I don't know if there is a correct answer to this question in the moment. I don't think I know of any studies on the function of this structures. My guess is that spikes were ornamentational structures or had some sort of display function.
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:iconemily-twilight:
emily-twilight Featured By Owner Feb 7, 2011
Wow we owerselvs evolved throu the years.
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:icont-pekc:
T-PEKC Featured By Owner Feb 9, 2011
Everything evolves. :)
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:iconemily-twilight:
emily-twilight Featured By Owner Feb 10, 2011
Yup :)
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:iconcrash-the-megaraptor:
Crash-the-Megaraptor Featured By Owner Sep 4, 2010  Hobbyist Traditional Artist
It's quite amazing when you look at dinosaurs THEN, then look at them NOW, and you realise how much we've learnt about them.

I still remember the time Spinosaurus had a short, stocky jaw, and Velociraptor had scales....luckily, I never got to the stage where Iguanodon was a stocky creature with a horn on its nose. XD
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:iconeviecats:
Eviecats Featured By Owner Jun 4, 2010
Haha I love this, I was a HUGE fan of dinosaurs as a child and remember the old versions well! ;)
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:icont-pekc:
T-PEKC Featured By Owner Sep 1, 2010
Thanks!
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:iconmirroreyesserval:
mirroreyesserval Featured By Owner Jun 3, 2010   Digital Artist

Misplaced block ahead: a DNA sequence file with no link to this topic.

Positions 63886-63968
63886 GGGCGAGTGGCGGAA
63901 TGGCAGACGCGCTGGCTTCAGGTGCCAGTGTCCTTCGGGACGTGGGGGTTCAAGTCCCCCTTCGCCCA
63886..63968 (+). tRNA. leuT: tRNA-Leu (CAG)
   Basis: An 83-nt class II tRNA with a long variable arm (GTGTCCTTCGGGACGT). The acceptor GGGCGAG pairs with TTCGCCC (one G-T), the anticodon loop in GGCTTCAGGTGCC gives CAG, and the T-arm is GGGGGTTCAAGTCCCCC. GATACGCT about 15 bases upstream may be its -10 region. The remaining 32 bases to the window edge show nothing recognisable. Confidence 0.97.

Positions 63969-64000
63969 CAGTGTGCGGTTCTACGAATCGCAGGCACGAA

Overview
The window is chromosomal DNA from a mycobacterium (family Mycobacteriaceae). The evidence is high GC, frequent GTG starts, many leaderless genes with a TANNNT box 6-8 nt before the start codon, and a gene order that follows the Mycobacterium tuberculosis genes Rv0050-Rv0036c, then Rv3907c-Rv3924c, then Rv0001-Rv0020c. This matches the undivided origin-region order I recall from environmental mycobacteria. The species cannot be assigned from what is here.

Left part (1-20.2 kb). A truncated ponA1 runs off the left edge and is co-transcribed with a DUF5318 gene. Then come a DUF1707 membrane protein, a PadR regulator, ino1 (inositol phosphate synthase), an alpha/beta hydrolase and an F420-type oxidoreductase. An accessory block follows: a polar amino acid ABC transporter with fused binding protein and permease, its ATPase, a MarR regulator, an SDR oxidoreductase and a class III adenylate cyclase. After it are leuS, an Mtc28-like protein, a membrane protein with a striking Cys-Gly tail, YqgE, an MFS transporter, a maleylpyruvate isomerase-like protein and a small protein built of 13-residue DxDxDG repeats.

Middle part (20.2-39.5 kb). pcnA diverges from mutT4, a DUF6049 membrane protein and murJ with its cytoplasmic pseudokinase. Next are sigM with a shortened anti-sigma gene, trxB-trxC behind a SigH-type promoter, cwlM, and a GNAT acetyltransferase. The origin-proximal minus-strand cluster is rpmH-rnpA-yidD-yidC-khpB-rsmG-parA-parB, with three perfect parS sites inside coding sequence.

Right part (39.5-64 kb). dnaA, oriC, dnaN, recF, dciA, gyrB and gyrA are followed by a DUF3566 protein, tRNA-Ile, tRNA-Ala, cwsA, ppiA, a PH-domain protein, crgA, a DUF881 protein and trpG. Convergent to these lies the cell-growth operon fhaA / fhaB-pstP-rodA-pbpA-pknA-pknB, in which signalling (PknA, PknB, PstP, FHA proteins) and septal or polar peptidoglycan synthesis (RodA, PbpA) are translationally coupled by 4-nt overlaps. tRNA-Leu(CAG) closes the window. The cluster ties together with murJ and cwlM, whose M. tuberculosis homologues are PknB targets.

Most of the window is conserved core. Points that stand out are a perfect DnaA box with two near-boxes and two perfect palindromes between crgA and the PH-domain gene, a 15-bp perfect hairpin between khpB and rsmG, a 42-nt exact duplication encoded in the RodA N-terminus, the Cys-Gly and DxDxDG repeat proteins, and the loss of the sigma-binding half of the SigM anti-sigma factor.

I love that you threw the environments in there too. :) Awesome job.
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:icont-pekc:
T-PEKC Featured By Owner Jun 4, 2010
Thank you. :)
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:iconbabbletrish:
babbletrish Featured By Owner May 24, 2010  Professional Traditional Artist
Very cool!
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:icont-pekc:
T-PEKC Featured By Owner May 25, 2010
Thanks!
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:iconmalevouvenator:
malevouvenator Featured By Owner May 24, 2010
I remember the second diplodocus in 80th and early 90th.
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:icont-pekc:
T-PEKC Featured By Owner May 25, 2010
More in the 80's in my opinion. It's truth that this type of reconstruction was still popular during the 90's but this happened due to the ignorance of the people who published encyclopedias and other dino-related popular media.
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:iconmalevouvenator:
malevouvenator Featured By Owner May 25, 2010
I think the new look appeared in WWD and now diplodocus now have that neck with iguana spines in the back.
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:icont-pekc:
T-PEKC Featured By Owner Jun 4, 2010
The new look (which is not that new anymore) became popular probably a decade before WWD get made. I remember old documentaries from the early 90's showing diplodocid dinosaurs with horizontal necks. Actually there were reconstructions of sauropods with horizontal necks even in the 70's, like this painting by Ely Kish - [link] .The only thing WWD popularized in the look of Diplodocus were the keratin spikes on the back.
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:iconcbsorgeartworks:
CBSorgeArtworks Featured By Owner May 24, 2010  Professional Digital Artist
Oooh, nice piece! History of paleontological art is really cool. The swamp theory still makes me laugh. Beautifully done.
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:icont-pekc:
T-PEKC Featured By Owner May 25, 2010
Thank you! :)
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:iconamericanraptor:
AmericanRaptor Featured By Owner Mar 2, 2010  Hobbyist General Artist
Reminds me of ParaWorld.
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:iconscotthartman:
ScottHartman Featured By Owner Dec 5, 2009  Professional Digital Artist
That's an awesome concept, and very good execution.
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:icont-pekc: